One of the most frequent questions people have during the warm summer months is, “How should I be watering my trees?” While every tree is going to have specific considerations (e.g. species, location, soil type, etc.), the following are some general guidelines to keep your trees happy throughout the summer.
Typically, a garden hose running at a moderate rate will disperse 5–10 gallons per minute. This is an important thing to know about your hose — so test it. Using a 5-gallon bucket, time how long it takes your hose to fill it up. Knowing your hose’s flow rate will help you make informed decisions regarding watering duration for your trees, as the general rule of thumb is to give the tree around 10 gallons of water per inch of trunk diameter.
For new trees (planted within the last two years) that have trunks less than one inch in diameter, your frequency of watering should be higher; aim for 2–3 times per week. If you are using a garden hose, water the tree for at least 30 seconds to ensure a deep soaking. Remember to keep the water flow at a moderate level. Another option is to use a slow-release tree bag. This type of system can save you time by preventing you from hand watering multiple times per week. That time really adds up when you’re caring for multiple trees!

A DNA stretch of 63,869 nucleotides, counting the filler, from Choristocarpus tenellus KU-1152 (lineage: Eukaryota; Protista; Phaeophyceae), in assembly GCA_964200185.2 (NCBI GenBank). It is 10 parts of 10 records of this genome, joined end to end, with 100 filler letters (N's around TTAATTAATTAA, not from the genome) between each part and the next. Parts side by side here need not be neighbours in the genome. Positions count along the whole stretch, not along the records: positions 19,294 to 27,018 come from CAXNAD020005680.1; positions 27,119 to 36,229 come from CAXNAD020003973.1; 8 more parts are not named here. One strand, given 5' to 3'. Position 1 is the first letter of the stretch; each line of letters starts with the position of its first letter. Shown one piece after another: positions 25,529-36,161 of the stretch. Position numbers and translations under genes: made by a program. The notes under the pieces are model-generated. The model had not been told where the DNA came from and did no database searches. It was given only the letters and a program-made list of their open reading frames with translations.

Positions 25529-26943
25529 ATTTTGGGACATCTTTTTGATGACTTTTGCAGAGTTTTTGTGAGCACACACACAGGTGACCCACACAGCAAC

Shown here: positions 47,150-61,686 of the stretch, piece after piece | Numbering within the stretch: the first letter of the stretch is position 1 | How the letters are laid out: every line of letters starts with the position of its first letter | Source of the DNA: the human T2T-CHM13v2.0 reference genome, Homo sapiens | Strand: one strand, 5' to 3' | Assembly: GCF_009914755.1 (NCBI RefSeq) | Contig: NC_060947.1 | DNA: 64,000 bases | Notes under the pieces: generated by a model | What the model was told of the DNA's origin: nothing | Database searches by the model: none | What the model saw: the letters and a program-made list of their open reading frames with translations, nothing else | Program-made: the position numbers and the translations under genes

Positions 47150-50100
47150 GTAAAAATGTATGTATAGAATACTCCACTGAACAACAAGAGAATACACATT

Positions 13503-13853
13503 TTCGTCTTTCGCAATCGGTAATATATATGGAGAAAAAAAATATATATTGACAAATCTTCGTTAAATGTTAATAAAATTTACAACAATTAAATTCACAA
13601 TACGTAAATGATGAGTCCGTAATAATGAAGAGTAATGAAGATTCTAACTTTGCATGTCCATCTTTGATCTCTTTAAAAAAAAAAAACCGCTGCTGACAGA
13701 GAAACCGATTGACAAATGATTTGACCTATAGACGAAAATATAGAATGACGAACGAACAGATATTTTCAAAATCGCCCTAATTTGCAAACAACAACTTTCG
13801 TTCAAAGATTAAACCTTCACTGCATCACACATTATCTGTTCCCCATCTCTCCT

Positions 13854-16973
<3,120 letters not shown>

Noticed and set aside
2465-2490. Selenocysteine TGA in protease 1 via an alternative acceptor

Established trees should receive a deep soaking during unusually dry periods. Aim for once a week or every other week, depending on how the soil is retaining moisture. Quick tip: Use a trowel to dig six inches deep. Is the soil still moist? If so, you can hold off watering for another day or two.
A great option for watering established trees is a soaker hose. Use the hose in a spiral pattern out to the trees dripline. A common mistake with established trees is to give them frequent, shallow bits of watering focused at the base of the tree. A soaker hose will help you properly soak the full root system of the tree.
Original article can be found here: http://arbordayblog.org/2016/07/08/5902/.